Pat and Rosemarie Keough’s tomes are the labour of love of a couple who complete each other and whose work personifies yin and yang in photography—detail and majesty, delicacy and ruggedness.
The Keoughs share their lives and art in ANTARCTICA and LABYRINTH SUBLIME: The Inside Passage. The collector volumes have earned 27 awards, including gold medals. The books, each hand-bound in leather, offer unique imagery. The master binders use ancient techniques. Their limited edition of 950 took six years to complete. The tours de force explore the wilderness of Antarctica and the labyrinth of islands of the American–Canadian sea route known as The Inside Passage.
The Keoughs’ initial venture in publishing left them frustrated. “We didn’t want ‘pleasing;’ we wanted perfection,” Pat says, commenting on the industry’s inclination toward mediocrity. “We wanted something that was beautiful and that would last.” The Keoughs’ first attempt at self-publishing, The Ottawa Valley Portfolio, found them mortgaging the house. It became a Canadian bestseller within four weeks of its release in 1986.
What followed was a ten-year process of research and development in “how to build a volume that would last for centuries,” according to Pat. “We have long term horizons,” Rosemarie chimes in. “This is all about passion; not about economics.” Yale University’s Arts Library is interested in collecting the team’s archival materials, including the prototypes and details about budgets, concerning production of the masterpieces. The department values the documents for the future.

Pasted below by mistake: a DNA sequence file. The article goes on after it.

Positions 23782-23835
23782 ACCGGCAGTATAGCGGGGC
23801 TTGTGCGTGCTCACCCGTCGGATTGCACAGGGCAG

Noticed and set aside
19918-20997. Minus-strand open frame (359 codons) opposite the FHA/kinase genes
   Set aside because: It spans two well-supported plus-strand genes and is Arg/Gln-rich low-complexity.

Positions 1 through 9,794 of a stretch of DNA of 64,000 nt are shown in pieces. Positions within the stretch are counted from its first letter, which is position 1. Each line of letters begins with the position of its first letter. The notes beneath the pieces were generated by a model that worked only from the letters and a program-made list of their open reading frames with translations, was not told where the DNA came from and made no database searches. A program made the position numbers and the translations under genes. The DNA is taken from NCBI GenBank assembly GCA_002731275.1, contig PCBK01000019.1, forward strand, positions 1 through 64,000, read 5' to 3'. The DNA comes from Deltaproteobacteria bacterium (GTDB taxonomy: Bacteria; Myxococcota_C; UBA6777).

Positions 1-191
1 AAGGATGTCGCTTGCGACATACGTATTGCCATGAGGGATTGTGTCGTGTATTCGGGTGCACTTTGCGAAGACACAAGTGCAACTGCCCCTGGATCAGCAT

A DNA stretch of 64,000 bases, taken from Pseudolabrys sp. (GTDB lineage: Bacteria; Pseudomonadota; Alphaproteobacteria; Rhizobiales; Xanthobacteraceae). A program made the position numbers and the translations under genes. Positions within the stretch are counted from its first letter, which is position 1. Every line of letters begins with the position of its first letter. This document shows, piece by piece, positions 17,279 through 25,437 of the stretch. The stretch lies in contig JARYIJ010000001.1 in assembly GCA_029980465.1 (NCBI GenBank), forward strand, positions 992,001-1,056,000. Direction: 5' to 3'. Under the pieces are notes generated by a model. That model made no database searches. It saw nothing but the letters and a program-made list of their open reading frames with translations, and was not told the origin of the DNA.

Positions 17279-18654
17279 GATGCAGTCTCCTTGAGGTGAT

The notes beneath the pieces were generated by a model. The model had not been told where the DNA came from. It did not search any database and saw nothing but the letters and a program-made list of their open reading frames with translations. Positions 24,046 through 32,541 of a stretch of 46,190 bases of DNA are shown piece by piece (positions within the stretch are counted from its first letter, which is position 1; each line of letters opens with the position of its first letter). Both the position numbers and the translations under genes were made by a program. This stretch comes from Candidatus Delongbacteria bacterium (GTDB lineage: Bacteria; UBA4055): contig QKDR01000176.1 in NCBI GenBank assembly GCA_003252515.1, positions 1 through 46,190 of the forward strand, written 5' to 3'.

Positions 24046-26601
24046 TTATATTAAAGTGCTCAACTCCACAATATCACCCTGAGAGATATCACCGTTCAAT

The Keoughs are environmentalists who understand the need for industry. An image in LABYRINTH SUBLIME depicts rusty, abandoned machine parts taken over by ferns. Pat explains that it shows how resilient nature is. Optimism and the ability to always find beauty are characteristics that stand out in the Keoughs’ work and in their lives.
“When you look at images that really inspire you, that really move you,” Pat says, “those are images that come from the heart of the individual that shot it. It’s not something that you just snap instantaneously; you have to be able to recognise it. It has to be part of you to recognise what’s there.”
Pat recounts, a few years ago, he and Rosemarie wanted to capture a picture of a cliff’s reflection in a lake. They spent over a week above the tree line waiting for the water to stop rippling with the wind. “We waited and waited and almost starved to death doing it but, finally, for 30 or 40 seconds, it was still and we got our picture. To this day when I look at it, it’s a beautiful picture,” says Pat.
Rosemarie chimes in “We do look at the world through rose-coloured glasses. Does it come naturally to us? Yes, it does. People tell us that we radiate joy.”